For those who know me, I really like trying anything creative – from arts and crafts to writing to knitting to making cards, etc.. Additionally, I love taking photographs. Thus my latest creative idea – although creativity is obviously in the eye of the beholder – was to create tea related paraphernalia. Hopefully, this isn’t too cheesy, but I just wanted to share my newly created postcards, greeting cards (blank inside), calenders, mousepads, etc. with other tea lovers like myself.

If you have time take a look at Tea Escapade on CafePress and tell me what you think. Honest criticism is definitely appreciated. I’m a big girl… I can handle it.

Until we chat again… Happy Tea Drinking!

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I am quite embarrassed that it took me almost a month to post pictures of my beloved new Yixing Teapots. Nevertheless, I wanted to share pictures of these little gems. I must admit that at this time I think I am more enamored with how adorable they are than I probably should be. That is once I got over the initial shock of how small individual serve Yixing Teapots really are.

My teapots were purchased from Necessiteas, just click on the name to access the website. “Necessiteas is a small company that believes in the beauty of yixing teapots as well as the enjoyment and health benefits of tea.” I found the company very easy to work with and would certainly purchase more teapots from them in the future. I had such a difficult time deciding on a teapot considering there was a large variety to choose from. Once my decision was made, I even purchased the most delicate looking cups.

Take a look at my purchases:

Temple Teapot

To the left is the Temple Teapot. As seen in the picture, this teapot has a seperate infuser in addition to the strainer in the spout. A forest is etched into the front of this Yixing Teapot, while the back contains Chinese characters. This pot holds 7 ounces.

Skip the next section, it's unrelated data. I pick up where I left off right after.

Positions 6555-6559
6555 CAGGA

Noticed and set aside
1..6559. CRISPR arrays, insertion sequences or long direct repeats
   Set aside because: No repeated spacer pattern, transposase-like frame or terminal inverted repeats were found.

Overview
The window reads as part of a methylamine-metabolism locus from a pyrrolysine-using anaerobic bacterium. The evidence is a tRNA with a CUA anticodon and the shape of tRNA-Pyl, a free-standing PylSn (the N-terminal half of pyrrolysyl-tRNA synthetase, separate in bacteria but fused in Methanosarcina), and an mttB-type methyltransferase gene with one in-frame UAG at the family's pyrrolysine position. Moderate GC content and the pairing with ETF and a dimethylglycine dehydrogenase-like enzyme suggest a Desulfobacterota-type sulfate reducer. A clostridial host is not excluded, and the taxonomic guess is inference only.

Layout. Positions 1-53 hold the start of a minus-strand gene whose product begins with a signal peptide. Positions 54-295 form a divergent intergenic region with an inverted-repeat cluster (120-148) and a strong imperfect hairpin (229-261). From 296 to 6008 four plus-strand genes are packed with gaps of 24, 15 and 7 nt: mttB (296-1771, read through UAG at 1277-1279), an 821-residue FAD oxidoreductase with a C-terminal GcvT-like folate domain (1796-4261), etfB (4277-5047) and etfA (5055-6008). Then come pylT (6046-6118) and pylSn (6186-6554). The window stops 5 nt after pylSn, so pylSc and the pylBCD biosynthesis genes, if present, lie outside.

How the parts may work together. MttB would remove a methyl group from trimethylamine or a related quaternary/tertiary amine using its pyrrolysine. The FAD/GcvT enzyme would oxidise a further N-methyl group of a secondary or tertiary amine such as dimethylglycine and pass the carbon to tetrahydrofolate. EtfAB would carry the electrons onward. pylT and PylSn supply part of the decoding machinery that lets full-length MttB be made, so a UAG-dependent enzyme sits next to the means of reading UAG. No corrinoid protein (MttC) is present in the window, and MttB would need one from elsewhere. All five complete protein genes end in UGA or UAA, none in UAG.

I have decided to use this pot for oolong teas. During the first brew, I noticed the lid dribbles down the spout when pouring.  As recommended, I tried to pour at slightly different angles with little success at curbing the dribble.

In the picture to the right, you can see the Chinese characters spoken about above more clearly. (I love the color of this teapot.)

I had so much fun during my first brewing experience. Feeling just like a kid in a candy store, this was the first teapot of the three that I decided to use. Too bad I didn’t have anyone to share this tea experience with.

I wanted to drink out of my little teacups with a friend who loves tea as much as I do. Okay, even half as much would do.

Now, on to my next Yixing Teapot…

Four Pictures Teapot

This little teapot was an unexpected find. It is the smallest of the three teapots, but so much fun to look at over and over again.

When brewing I did not experience any dribbles from the lid or spout. As the smallest of the pots, I dedicated its use to green tea. Of all the teas I drink, green tea is probably the one I drink the least. This is not to mean that I do not drink a significant amount – especially with my recent Green Tea Sampler purchase.

The Four Pictures Yixing Teapot holds 6 ounces.